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Activities to keep my blind dog active.


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Hey guys,


I've been trying to look for things to keep my dog active now that he has gone blind. He is and 8 year old labrador and before he went blind we use to run him around a lot. He has lost his confidence to run around now and I'm worried his physical health is going to decline now that he doesn't much excersise anymore. At the moment we take him to doggy day care once a fortnight, play tug of war with him most days, put food out in the yard for him to find and I try to walk him but its very slow.

Does anyone have any other ideas for activities for him or toys that I could buy? I was thinking of increasing doggy day care because he loves it and he seems to come home buggered. He is obsessed with food so any ideas which  involve treats I would love to hear.

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Hi @Jayrii 

hopefully some others here can suggest some solutions.

Here's a site especially for Labs https://www.thelabradorsite.com/blind-dog/

and you can buy a halo which will allow your dog to be outside without bumping in to stuff, some pics here

and maybe you or an electronics-geek friend can make one of these https://www.instructables.com/Sonar-Collar-for-Blind-Dogs/


and a video that may give you some good ideas


Edited by Boronia
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Interesting that he loves doggie daycare and is tired out by all the interaction with other dogs.  I'm guessing his sense of smell and even the vibrations from all the movement, give him the locational bearings he needs to be comfortable.  Have you ever observed  him at doggy daycare to see how it unfolds?  You might figure from that, that if more doggie daycare would help.


  We had a Sheltie boy who went blind from a genetic disorder after he passed middle age. He actually got a lot of stimulation from our other Sheltie....a bossy girl who was always busy minding everyone else's business except her own!  The boy had the opposite temperament.... sweet, well- mannered and sensible.  And yet there was never a dull moment for him while the girl was awake....he'd be kept busy getting mixed up in her dramas.  They were always together & the boy was happy for it to be so.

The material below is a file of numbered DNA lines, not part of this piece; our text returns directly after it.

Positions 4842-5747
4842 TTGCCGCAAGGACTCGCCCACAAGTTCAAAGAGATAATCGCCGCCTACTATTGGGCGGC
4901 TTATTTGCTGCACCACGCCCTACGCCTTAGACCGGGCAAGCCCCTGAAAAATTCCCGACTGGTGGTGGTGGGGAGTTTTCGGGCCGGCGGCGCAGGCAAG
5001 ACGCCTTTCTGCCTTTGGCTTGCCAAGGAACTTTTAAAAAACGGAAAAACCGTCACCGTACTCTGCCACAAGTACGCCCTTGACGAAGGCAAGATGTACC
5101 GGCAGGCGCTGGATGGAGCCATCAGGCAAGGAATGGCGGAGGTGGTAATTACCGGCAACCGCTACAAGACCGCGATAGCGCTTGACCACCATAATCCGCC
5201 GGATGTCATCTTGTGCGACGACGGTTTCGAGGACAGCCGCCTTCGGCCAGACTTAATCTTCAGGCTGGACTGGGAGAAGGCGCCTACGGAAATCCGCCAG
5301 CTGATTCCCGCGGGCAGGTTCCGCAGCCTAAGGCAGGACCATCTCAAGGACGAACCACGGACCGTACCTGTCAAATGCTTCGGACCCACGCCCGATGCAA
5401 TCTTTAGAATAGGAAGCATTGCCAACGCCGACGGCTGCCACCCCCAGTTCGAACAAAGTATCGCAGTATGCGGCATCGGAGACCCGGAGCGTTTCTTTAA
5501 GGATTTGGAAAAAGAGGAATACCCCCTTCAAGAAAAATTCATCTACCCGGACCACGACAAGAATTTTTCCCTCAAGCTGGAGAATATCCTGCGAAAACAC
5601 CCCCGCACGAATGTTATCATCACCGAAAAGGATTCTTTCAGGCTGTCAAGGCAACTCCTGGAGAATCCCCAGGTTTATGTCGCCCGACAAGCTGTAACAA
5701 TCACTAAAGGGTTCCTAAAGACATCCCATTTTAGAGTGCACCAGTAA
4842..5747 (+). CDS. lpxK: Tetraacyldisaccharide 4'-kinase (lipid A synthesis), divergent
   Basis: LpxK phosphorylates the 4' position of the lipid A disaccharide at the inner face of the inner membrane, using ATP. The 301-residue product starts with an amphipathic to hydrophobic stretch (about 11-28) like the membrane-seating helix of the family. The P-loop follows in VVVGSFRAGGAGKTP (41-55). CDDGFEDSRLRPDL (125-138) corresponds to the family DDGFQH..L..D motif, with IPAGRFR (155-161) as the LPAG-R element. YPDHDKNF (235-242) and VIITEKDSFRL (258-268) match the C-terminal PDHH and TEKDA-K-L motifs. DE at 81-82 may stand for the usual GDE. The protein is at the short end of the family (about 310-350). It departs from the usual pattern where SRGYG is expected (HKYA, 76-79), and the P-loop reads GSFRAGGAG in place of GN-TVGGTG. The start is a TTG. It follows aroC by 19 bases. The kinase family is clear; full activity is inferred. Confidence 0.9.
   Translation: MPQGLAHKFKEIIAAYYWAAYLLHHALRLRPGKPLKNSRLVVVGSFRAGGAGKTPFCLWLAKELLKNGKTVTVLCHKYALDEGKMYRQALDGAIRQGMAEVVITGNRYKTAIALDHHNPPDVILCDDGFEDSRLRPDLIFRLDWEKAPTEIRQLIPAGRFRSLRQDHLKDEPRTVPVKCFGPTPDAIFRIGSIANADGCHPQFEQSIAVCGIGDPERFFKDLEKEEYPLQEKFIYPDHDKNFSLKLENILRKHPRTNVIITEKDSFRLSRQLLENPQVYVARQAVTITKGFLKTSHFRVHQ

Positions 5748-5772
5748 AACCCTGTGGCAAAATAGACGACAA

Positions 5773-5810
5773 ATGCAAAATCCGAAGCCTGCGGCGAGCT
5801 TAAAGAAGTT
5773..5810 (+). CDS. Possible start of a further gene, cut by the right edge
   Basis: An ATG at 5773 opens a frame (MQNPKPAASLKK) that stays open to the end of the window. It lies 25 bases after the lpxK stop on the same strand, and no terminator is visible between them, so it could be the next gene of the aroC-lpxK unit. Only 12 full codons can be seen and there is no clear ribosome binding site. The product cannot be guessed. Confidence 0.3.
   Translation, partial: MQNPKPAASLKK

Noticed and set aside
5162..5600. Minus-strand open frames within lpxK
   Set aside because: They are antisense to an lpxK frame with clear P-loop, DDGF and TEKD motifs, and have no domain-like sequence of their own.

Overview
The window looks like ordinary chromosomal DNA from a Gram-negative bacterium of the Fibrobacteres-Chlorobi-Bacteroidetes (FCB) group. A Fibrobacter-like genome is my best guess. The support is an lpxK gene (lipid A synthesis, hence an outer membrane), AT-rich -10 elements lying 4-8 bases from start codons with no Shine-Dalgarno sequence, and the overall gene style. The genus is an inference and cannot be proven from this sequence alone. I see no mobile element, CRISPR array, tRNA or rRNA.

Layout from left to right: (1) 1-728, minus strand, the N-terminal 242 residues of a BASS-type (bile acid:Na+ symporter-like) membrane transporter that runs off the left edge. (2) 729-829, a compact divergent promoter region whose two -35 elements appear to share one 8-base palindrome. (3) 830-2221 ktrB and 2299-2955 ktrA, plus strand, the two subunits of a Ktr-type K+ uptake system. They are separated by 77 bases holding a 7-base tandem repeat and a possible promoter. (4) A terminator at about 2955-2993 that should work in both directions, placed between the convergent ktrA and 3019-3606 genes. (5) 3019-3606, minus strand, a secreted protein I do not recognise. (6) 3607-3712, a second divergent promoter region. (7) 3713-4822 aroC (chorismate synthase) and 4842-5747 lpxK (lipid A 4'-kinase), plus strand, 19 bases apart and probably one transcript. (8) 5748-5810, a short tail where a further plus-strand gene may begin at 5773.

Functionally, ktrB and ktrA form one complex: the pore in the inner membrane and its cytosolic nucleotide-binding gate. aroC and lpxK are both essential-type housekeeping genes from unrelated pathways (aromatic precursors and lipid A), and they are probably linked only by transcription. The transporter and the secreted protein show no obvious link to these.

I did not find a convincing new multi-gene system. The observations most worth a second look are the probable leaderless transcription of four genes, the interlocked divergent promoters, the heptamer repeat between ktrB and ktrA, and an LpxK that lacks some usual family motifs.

Edited by Mitta
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No personal experience, but just to say don't limit your expectationsl   I know blind dogs who train and compete in a variety of disciplines.  Tracking is one which your boy might enjoy.  We start with treats on little felt targets ... so that we know where we went ,,, starting with the tracklayer leaving a smelly sock on the ground,  then walking and placing a treat with a felt square and treat every step of the way you walked ....  and maybe only about 10 metres.  The track layer leaves a smelly sock at the start of the track  Then you bring the dog along on a lead and when you get to the start of the little track let the dog sniff the sock and treat reward for a good sniff of the sock, then not too fast, let the dog lead you along the track, picking up treats as he goesl  When he gets to the sock at the end, big party game and treats,   The socks become the super important things, and eventually that's what the dog is sniffing for,  Most dogs really enjy tracking and labradors are particularly good at it.   The dogs get physical and mental exercise, and they satisfy their needs to use their sense of smell.

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I agree with asking if you can watch him at daycare to see whether he's tired because he interacts or tired because he's overwhelmed.


We have had blind dogs who adapted very easy and still enjoyed there walks .

We had to be there eyes and common sense but as a partnership they still very much enjoyed going out .


Scent classes could be a good start .


It's also important your not feeling sorry and limiting it's confidence when out n about .


Just think of this logically you wake up blind tomorrow it's a massive game changer ,your hearing works overtime,smells are different without sight this is where your dog is at .


Teach obedience,give it confidence in knowing commands all these things will be important as he ages anyway 

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